Rare is the successful theatrical production that asks a great deal of its audience members. Rarer still is the production that requires the audience to learn a new language in order to grasp the presented narrative. And an arguably handy language at that. Mandarin is exclusively spoken, taught, and acted-out in the delightful language-course-cum-family-drama, C’Est Du Chinois, playing now through January 16th as part of the Under The Radar Festival.
The five-member Yao and Lu family, joined by marriage, have come to New York from China. They like coffee and cola, rice and feng shui, and really think Shanghai is a swell place, New York, just the big O.K. As so many immigrant families do, they have acclimated themselves culturally to their new surroundings, particularly warming to Hershey’s chocolate and Budweiser beer. But they have held off learning English, choosing instead to teach Mandarin to those they encounter. In fact, all the aforementioned information is conveyed strictly in Mandarin, through the Yao/Lu language crash course, also available on a DVD simply titled “Ni Hao” (Mandarin for “How are you?”).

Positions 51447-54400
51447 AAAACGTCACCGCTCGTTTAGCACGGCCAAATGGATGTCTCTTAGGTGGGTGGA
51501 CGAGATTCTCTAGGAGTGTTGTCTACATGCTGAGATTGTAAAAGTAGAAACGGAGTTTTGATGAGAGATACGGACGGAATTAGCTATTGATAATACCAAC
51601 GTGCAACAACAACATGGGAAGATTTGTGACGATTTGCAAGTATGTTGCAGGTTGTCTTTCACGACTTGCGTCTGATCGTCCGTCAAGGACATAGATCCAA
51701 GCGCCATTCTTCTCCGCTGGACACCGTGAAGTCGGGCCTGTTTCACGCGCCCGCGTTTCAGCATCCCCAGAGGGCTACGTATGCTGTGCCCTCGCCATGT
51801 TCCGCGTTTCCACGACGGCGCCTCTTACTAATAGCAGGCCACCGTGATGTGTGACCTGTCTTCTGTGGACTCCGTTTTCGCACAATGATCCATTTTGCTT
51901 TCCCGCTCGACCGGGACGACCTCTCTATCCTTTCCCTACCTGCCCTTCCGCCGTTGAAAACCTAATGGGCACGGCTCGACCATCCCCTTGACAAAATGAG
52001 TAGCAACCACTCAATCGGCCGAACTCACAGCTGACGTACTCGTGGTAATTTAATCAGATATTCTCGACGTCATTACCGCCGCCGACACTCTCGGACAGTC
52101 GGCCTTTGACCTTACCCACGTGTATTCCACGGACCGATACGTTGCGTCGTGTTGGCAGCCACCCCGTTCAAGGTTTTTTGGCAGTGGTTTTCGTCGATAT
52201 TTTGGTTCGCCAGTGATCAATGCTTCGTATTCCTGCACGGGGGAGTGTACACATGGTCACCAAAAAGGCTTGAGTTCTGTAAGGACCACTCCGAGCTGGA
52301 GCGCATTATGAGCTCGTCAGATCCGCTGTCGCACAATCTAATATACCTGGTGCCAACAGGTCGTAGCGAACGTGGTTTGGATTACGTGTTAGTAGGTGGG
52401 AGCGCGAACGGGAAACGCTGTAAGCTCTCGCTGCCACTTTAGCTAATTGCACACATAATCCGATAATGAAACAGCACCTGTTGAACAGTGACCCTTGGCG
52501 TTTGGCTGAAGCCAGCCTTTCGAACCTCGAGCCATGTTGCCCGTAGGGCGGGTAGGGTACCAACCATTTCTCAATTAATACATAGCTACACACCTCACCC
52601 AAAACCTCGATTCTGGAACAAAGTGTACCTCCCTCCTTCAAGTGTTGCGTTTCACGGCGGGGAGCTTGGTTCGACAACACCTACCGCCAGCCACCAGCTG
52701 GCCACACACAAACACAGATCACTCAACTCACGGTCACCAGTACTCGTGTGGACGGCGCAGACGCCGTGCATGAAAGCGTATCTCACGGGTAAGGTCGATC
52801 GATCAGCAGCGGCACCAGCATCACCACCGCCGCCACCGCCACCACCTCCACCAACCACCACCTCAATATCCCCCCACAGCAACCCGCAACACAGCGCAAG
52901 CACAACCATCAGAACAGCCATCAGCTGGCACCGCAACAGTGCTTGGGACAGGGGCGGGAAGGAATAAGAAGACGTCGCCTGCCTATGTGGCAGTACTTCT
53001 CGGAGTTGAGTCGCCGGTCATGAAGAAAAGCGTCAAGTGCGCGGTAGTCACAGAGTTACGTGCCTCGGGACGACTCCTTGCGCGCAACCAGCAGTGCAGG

Vocabulary is taught through the 80 minute performance, beginning first with simple nouns, and moving swiftly through to more nuanced terms, such as “love,” “fear,” and “happiness.” Each section of the course becomes more personal than the one before, eventually exhibiting the rift between husband and wife and their two families, stemming from their inability to accept the other’s position on consumerism and money. Articulated simply and completely in Mandarin, C’Est Du Chinois impressively adds enough depth to less than 50 vocab words (used alone and strung together) that an entire complex narrative springs forth. Only, of course, to the dedicated language learner.
Indeed, it’s the simplicity of the piece and trust in the audience that makes it so impressive. Emerging from one side entrance at the beginning, the cast brings with them bags and boxes that eventually reveal themselves to be clear markers and makers of identity, as happens with each new piece of vocabulary. Already given the challenge of teaching every new audience enough Mandarin to make sense of the proceedings, the cast dutifully bears the brunt of every new layer of characterization placed upon them. And delightfully, the audience is given no option but to keep up. No safety nets are in place should the course move too quickly (though the cast checks in now and again to make sure everyone is following), and that level of trust makes the material, pared down though it may be, that much more satisfying.
All in all, at less than 90 minutes, C’Est Du Chinois, is highly enjoyable and offers a rather exceptional Mandarin takeaway.